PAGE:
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Be Brave, Take Risks. Teach For India

By Aradhna Mangla





___Be brave. Take risks. Nothing can substitute experience.___


Placement week is on at college, and we're all struggling to find the right fit of formal trousers and the correct way to write a CV.
When we were young, we always said that "When I grow up, I'll be this and this and all of this!"  


It seems that that time has come.

We have to choose what we want to be.
The Teach for India Fellowship is taking applications and it conducted an interactive information session at our college today. All they asked for us to do, was to SPREAD the word to just 5 people we know.
I'm gonna make use of my capacity as a writer to do so.

Ms. Apoorva Murari of Teach for India (You can reach her at apoorva.murari@teachforindia.org) explained a lot about Educational Inequity in India, a phrase that sounds bombastic, until you take in the sad meaning of it.

We, the college-going, Facebook-ing, BBM-ing (and sometimes studying :D) youth of today, are a part of merely 6% of India's population that is as educated as we are.

94% of people, never enter college.

The government does have special programs in place, to increase school enrollment and to retain children in the educational system.

However, one can't ignore the numbers. (These numbers were provided by the HRD Ministry itself!)

Somewhere, somehow its all falling short.

The reasons are many.

Don't you remember what it was like to be a kid?
We hated homework.
We hated cursive writing.
We loved it when teachers let us play games.
We loved it when we could come to school and do something fun!

The kids that this movement targets, are underprivileged. Not broken.
They just haven't been given the right guidance, the right skill set.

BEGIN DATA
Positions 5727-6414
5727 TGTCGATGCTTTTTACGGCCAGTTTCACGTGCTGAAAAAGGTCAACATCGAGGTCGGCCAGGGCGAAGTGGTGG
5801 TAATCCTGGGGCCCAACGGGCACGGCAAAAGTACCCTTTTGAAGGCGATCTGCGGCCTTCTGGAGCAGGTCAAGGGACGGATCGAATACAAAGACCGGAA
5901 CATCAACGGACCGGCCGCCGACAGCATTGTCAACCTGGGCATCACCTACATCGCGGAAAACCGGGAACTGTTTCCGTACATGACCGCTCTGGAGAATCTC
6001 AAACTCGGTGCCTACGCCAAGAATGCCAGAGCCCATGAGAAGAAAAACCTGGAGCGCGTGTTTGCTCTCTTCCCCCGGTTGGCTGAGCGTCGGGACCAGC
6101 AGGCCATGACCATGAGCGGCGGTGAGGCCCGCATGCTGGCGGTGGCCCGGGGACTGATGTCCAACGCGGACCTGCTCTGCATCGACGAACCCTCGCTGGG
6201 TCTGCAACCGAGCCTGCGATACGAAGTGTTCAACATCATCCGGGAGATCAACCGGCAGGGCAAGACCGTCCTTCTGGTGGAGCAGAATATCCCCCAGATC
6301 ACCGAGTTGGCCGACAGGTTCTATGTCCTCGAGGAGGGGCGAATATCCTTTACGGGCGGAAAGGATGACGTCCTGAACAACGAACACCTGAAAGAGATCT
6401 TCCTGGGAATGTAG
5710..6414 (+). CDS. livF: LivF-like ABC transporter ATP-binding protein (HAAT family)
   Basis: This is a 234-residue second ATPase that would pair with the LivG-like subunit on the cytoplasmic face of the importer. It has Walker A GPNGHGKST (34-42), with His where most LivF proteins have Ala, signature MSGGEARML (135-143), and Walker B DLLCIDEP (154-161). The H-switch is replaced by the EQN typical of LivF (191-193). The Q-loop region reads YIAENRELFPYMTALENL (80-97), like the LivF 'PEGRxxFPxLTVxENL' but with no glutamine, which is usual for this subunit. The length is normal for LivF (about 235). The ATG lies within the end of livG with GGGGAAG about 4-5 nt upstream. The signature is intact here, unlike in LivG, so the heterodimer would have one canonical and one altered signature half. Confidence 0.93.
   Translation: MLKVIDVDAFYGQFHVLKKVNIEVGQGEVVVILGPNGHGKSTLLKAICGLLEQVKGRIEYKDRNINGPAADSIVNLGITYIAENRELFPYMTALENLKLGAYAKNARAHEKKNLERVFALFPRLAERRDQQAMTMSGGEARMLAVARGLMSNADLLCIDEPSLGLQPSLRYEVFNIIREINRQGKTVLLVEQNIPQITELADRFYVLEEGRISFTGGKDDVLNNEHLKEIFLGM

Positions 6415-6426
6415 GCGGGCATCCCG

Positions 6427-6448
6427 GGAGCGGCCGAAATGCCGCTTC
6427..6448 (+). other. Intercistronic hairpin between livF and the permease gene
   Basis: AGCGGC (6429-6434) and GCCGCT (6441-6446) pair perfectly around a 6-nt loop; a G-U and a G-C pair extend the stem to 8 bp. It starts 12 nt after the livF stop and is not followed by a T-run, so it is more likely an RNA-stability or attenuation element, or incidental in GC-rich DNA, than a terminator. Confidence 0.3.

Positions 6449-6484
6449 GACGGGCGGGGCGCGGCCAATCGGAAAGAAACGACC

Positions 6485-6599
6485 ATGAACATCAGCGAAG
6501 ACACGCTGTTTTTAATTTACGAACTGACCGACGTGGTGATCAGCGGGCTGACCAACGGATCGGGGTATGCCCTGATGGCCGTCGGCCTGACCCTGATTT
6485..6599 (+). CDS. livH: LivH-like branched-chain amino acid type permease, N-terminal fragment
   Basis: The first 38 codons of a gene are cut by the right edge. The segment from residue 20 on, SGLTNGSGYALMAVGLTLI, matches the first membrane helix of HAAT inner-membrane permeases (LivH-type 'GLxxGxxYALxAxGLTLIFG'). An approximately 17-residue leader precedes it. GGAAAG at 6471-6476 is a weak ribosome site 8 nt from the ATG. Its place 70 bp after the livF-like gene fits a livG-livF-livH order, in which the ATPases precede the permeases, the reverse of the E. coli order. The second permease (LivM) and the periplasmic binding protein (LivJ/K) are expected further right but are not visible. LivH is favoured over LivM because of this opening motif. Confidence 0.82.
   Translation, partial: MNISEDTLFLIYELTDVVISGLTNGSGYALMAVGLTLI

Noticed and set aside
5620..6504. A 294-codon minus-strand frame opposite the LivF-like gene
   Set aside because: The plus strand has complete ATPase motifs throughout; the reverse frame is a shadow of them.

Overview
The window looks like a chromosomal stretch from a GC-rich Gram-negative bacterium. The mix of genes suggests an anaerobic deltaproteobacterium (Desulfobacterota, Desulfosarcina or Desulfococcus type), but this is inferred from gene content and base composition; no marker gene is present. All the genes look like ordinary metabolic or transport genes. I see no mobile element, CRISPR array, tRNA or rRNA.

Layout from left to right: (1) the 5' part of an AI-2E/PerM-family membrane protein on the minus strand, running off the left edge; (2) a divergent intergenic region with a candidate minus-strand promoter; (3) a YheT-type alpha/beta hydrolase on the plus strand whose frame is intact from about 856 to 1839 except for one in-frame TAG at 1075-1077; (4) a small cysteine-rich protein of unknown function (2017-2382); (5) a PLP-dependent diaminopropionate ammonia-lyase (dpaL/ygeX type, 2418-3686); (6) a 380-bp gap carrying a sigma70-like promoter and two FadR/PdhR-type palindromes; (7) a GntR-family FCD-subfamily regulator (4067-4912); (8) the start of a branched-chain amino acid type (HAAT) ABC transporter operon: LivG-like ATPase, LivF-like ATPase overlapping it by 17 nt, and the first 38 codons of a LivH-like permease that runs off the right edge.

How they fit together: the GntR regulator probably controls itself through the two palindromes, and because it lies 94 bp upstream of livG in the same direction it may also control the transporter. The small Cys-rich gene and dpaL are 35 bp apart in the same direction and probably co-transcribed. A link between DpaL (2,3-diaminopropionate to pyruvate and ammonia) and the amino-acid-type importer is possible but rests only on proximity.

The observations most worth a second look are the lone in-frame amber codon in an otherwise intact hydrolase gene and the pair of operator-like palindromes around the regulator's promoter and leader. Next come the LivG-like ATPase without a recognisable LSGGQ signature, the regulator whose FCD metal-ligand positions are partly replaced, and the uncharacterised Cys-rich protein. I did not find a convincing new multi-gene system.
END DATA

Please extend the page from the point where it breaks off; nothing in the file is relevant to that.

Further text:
To take an example, where would you be if you didn't know English?

You wouldn't be able to read this article for one.
Neither would you be able to sit for an interview.
Along with many other drawbacks, another person wouldn't call you literate.


These kids study in schools with no libraries, or air conditioning.But what hurts the most is that they study in schools with "non-existent" teachers.


I say "Non-existent" because even though some of them are present in the classroom, they do not "Teach".
Their responsibilities end at coming to class and repeating the spiel they have taught for so long.

Isn't this what makes education boring?

Don't we hate the endless cramming of words that make no sense to us?

Imagine why a child of 6 might want to drop out of school then.

You kill imagination, and you kill the child.

By being a Fellow here, you are in charge of not only teaching the child the required curriculum, but also of shaping the child to understand "why" he needs to continue on the path shown to him.

When you show a person a glimpse of what can be, it registers somewhere in their consciousness.

The Program has a 2 year lock-in. Its a full-time commitment, that can't be taken lightly. It provides a decent stipend of 16000 per month, along with a house-rent allowance.

Most of the fellows have had 8 figure salaries, cushy jobs etc etc. Many of them have been just graduates.
Many of them had no reason to apply here.
Be brave, take risks. Nothing can substitute this experience.

A lot many people see the inequity as a PROBLEM, of which they strive to find a SOLUTION.
You too can aid in the effort.

320 million children are waiting for you.

 

About Us

Let The Good Times Roll Magazine is an online youth magazine
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